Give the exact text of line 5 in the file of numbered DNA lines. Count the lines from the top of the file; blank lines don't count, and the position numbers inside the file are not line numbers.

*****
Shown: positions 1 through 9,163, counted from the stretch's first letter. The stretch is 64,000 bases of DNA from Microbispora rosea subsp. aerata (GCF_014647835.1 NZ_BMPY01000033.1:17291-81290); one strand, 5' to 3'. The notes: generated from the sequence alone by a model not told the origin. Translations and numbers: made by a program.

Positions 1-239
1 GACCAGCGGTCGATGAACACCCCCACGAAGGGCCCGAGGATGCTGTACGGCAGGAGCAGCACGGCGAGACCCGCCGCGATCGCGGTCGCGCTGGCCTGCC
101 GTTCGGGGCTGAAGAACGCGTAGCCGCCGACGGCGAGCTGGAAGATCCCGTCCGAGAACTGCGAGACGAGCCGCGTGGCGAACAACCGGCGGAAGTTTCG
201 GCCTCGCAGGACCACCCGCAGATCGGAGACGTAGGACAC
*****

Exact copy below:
201 GCCTCGCAGGACCACCCGCAGATCGGAGACGTAGGACAC